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Kathryn Lofton
Department of Religious Studies

Hal Kibbey
IU Media Relations

Last modified: Friday, December 1, 2006

Is Oprah a religion?

Oprah Winfrey's spiritual consumerism

Dec. 1, 2006

BLOOMINGTON, Ind. -- The question from one of her students is familiar -- "Is Oprah a religion?" -- and the professor is ready with a reply: "Oprah does things in a religious manner, but she is not a religion."

In discussing how Oprah Winfrey has influenced so many people, Kathryn Lofton, an assistant professor in the Indiana University Department of Religious Studies, considers that an important distinction.

"I approach Oprah as a potentially religious subject, as someone committed primarily to spiritual change through material means," Lofton said. Winfrey's topics and language place her activities well within the scope of religious and cultural studies, Lofton added, but no study of her movement has been published.

Lofton image

Photo by: Chris Meyer

Kathryn Lofton

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Winfrey herself rejects the idea that what she advocates is a religion. "She eschews the label constantly, saying that she believes in a 'spiritual' path, not religious doctrine. But talk of spirituality is often a means to whitewash dogma," Lofton said.

Spirituality can indeed be contrasted with religion. Religion usually involves institutions that organize individuals into communities ordered by a code of behavior, a creedal relationship to a divine authority, and a set of ritual practices. On the other hand, spirituality refers to devotion to metaphysical matters rather than worldly things.

For Lofton, however, Winfrey's disavowal of religion and religious doctrine is a sleight of hand.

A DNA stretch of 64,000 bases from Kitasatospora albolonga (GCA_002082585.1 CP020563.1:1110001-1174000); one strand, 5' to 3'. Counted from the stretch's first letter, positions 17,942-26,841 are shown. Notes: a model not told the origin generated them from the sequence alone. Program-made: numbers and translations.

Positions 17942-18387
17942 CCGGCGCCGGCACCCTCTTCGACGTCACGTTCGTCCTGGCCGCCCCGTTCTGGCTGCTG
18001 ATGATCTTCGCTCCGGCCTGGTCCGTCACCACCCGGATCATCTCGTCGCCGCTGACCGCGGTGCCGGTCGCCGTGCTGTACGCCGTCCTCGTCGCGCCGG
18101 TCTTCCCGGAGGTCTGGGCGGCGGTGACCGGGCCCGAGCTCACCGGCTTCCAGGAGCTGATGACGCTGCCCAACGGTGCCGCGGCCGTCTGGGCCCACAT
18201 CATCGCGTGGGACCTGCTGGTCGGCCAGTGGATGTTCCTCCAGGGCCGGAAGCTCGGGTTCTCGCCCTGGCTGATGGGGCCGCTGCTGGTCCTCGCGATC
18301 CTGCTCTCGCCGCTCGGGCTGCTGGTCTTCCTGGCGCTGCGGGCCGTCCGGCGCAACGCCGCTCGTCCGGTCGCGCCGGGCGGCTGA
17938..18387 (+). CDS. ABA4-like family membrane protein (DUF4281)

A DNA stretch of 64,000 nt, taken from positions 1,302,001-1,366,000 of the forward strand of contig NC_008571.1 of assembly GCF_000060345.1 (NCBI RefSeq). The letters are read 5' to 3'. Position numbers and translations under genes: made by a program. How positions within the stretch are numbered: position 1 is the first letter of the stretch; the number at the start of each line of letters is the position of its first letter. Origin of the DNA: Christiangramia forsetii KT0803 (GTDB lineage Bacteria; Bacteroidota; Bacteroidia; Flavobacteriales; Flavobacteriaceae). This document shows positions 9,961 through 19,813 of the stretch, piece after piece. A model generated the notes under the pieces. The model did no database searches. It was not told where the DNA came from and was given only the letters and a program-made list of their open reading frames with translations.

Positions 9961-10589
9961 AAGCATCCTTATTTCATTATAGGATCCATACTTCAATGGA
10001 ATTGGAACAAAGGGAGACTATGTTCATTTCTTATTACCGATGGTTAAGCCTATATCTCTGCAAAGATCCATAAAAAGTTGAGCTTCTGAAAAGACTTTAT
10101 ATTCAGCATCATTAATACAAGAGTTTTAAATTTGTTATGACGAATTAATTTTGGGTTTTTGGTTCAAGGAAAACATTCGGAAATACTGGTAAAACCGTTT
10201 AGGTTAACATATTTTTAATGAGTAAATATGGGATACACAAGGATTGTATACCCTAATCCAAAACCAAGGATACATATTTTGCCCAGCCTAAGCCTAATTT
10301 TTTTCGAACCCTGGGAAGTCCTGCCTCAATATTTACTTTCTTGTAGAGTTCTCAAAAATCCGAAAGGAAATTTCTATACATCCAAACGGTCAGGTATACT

"She endorses some modes of theological existence, but dislikes many more. For her, religion implies control and oppression and the inability to catalog shop. The only way religion or religious belief works for Oprah is if it is carefully coordinated with capitalist pleasure. Thus, the turn to 'spirituality' -- the non-dogmatic dogma that encourages an ambiguous theism alongside an exuberant consumerism," Lofton said.

In Winfrey's view, Buddhism isn't about meditation and renunciation, it's about beaded bracelets and fragrant incense. "Christianity isn't about Christ's apocalyptic visions or the memorization of creeds, it's about a friendly guy named Jesus and his egalitarian message. As long as you can spend, feel good about yourself and look good, your religious belief will be tolerated on Planet O. The religion of Oprah is the incorporated faith of late-capitalist America," Lofton said.

Winfrey's viewers and readers are told to "Change Your Life." "I argue that lives are changed through Oprah's multimedia advocacy of specified, routine practices, such as buying, reading and writing," Lofton said.

Winfrey's system is carefully organized around prescribed individual behavior. "Behave your way to success" is one of her maxims, and a study of her television show, her Web site and her magazine reveals that prescriptive behavior dominates her message, Lofton said.

"Here's what to do, here's some sage testimony as to the utility of your newly chosen habit, here's where to go to get it done, and here are some smart products to assist and decorate your process of self-realization. And in case you don't remember all she has told you to do, she provides three modes of reminder. The point of this media assault is clear: don't just watch, do," Lofton said.

It's hard to watch "The Oprah Winfrey Show" or leaf through her magazine or scan her Web site ( without feeling a need to do something to improve yourself. But Winfrey's program tends to involve a fairly high standard of consumption. Self-indulgence, self-discovery and shopping are her keys to self-improvement.

The right goods to buy, according to Winfrey, encourage self-indulgence and relaxed reflection among individuals who spend too much time on others and not enough on themselves. "Maybe you're like so many women I've talked to over the years who have suspended their deepest desires in order to accommodate everything and everyone else," Winfrey wrote in her magazine. "You ignore the nudge to finally get on with what you know you should be doing."

In Winfrey's system, this precisely prescribed practice of buying will produce internal and external change for such women, surrounding them with a material beauty that should be reflected in their spiritual interior.